This is, of course, ridiculous. Everything in politics is an ideological exercise. That's the way it's supposed to be. Paul Ryan's objection to social-welfare programs is entirely ideological; he does not believe that things like Medicare and Social Security are legitimate exercises of the power of government. He wants them eliminated. He wants the ideas behind them defeated, forever. His approach is more tactically nuanced than that of Louie Gohmert -- so is a tackhammer -- but the goals are the same. If one side of these negotiations is utterly ideological, and the other side if ideologically fastidious, on which side would you put your money? [emphasis in original]Obama's neoliberal ideology paired with his obsessive pursuity of sacred bipartisanship would be bad enough if the Republican Party were actually conservative. Since at the moment and for the foreseeable future they are screaming reactionaries with a strong tendency to bouts of collective insanity, Obama's reverence for bipartisanship bears a disturbing mirror-image relationship to the reality-denial rampant on the Republican side.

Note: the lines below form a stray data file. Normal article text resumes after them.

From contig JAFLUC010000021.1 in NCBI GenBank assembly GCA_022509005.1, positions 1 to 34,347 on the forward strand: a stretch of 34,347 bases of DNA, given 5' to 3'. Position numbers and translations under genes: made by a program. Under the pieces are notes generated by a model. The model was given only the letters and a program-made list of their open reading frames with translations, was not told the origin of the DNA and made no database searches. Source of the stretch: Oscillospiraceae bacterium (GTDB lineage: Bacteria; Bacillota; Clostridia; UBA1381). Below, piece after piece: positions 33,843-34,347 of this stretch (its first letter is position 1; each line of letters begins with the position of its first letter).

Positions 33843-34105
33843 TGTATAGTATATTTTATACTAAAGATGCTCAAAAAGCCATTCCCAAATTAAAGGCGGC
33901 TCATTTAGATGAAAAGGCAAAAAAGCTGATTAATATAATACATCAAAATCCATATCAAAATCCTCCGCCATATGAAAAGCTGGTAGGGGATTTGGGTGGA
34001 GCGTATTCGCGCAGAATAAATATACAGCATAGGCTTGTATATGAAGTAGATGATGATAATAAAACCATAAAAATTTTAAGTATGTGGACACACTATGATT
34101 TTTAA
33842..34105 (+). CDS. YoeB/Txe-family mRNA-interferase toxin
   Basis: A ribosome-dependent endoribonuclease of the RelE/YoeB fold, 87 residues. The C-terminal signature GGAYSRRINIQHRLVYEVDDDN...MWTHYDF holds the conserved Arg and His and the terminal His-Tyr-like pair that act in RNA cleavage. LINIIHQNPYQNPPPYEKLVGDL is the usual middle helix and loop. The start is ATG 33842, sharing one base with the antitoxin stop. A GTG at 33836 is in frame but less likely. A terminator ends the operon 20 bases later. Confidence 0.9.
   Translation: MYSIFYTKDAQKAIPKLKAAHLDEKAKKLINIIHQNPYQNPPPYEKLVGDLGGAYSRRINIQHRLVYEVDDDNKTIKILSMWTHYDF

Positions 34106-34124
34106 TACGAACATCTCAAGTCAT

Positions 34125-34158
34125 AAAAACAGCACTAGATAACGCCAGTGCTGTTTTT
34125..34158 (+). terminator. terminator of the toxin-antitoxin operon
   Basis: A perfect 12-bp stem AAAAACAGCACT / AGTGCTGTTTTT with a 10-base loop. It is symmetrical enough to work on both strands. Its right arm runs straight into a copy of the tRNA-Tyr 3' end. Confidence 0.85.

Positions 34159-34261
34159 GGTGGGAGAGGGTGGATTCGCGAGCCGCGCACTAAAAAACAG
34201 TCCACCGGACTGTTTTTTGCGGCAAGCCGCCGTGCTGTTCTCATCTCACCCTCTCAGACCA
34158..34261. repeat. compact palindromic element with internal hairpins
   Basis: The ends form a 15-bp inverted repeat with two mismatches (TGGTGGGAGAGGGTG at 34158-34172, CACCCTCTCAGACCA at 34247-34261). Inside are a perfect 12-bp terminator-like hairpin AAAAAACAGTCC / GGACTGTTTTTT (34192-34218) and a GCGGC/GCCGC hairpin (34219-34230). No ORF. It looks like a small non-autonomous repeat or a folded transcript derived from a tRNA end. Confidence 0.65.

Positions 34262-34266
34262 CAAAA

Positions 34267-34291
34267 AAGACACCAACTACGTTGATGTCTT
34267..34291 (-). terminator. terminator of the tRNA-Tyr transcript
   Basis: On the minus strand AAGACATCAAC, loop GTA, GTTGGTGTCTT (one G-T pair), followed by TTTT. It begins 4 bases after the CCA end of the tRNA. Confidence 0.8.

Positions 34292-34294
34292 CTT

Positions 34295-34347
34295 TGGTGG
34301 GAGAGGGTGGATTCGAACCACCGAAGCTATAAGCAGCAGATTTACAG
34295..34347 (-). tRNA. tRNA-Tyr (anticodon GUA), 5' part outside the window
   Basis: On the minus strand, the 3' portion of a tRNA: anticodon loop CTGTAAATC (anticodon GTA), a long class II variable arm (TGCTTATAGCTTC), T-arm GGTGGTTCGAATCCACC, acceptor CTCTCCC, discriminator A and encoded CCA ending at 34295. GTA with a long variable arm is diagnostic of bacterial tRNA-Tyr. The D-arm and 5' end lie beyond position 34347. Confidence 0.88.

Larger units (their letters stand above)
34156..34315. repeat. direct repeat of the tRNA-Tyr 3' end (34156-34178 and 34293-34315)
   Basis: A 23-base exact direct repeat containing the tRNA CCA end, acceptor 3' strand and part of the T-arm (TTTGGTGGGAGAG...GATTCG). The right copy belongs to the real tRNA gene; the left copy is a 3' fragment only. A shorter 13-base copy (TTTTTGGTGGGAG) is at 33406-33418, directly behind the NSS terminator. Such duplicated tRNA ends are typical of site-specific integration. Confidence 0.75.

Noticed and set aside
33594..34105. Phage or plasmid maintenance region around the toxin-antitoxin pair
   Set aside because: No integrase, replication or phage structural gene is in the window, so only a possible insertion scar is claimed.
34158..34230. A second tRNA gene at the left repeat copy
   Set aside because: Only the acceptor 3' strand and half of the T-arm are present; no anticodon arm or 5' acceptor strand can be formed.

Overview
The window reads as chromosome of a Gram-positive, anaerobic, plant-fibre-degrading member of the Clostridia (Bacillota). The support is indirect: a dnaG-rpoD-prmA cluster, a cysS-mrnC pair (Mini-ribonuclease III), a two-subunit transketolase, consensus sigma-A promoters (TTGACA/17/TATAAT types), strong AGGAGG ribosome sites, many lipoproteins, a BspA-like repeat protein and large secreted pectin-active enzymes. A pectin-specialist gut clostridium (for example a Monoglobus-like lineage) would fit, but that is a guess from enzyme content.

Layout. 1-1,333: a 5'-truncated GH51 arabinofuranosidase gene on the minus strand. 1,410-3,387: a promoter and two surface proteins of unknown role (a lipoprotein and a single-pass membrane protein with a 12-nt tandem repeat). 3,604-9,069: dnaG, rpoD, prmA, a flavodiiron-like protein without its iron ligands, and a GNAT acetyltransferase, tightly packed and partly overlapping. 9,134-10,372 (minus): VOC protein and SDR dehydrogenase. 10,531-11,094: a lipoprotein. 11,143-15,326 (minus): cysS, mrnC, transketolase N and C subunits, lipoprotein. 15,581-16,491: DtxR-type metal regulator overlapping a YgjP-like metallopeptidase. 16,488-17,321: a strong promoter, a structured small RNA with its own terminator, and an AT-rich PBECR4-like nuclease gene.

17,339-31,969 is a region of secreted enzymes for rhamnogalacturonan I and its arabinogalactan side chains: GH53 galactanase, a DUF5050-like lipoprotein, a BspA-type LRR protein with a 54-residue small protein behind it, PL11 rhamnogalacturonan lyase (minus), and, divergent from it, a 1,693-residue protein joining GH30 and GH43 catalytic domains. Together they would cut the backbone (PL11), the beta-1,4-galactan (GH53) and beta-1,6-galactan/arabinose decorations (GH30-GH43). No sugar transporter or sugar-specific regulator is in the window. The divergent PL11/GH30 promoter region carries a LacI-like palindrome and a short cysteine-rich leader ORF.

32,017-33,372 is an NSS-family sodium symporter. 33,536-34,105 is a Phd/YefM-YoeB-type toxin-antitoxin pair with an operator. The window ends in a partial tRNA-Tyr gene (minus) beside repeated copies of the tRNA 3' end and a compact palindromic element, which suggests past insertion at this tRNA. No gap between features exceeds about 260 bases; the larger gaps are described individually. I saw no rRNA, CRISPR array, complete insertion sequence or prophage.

Sadly, I don't think Obama's concluding words in his post-debt-ceiling-crisis speech were just a rhetorical flourish. I think he's actually expected the Republican Party in Congress to be able and even willing to rise to them:
And those of us who have the privilege to serve this country have an obligation to do our job as best we can. We come from different parties, but we are Americans first. And that’s why disagreement cannot mean dysfunction. It can't degenerate into hatred. The American people’s hopes and dreams are what matters, not ours. Our obligations are to them. Our regard for them compels us all, Democrats and Republicans, to cooperate, and compromise, and act in the best interests of our nation –- one nation, under God, indivisible with liberty and justice for all.Social Security, Medicare and Medicaid are good things. Obama and the Republicans want to cut them. Every month and every year that goes by without that happening is a real victory for the great majority of Americans.
Tags: austerity economics, barack obama, debt ceiling, grand bargain, medicaid, medicare, platinum coin, social security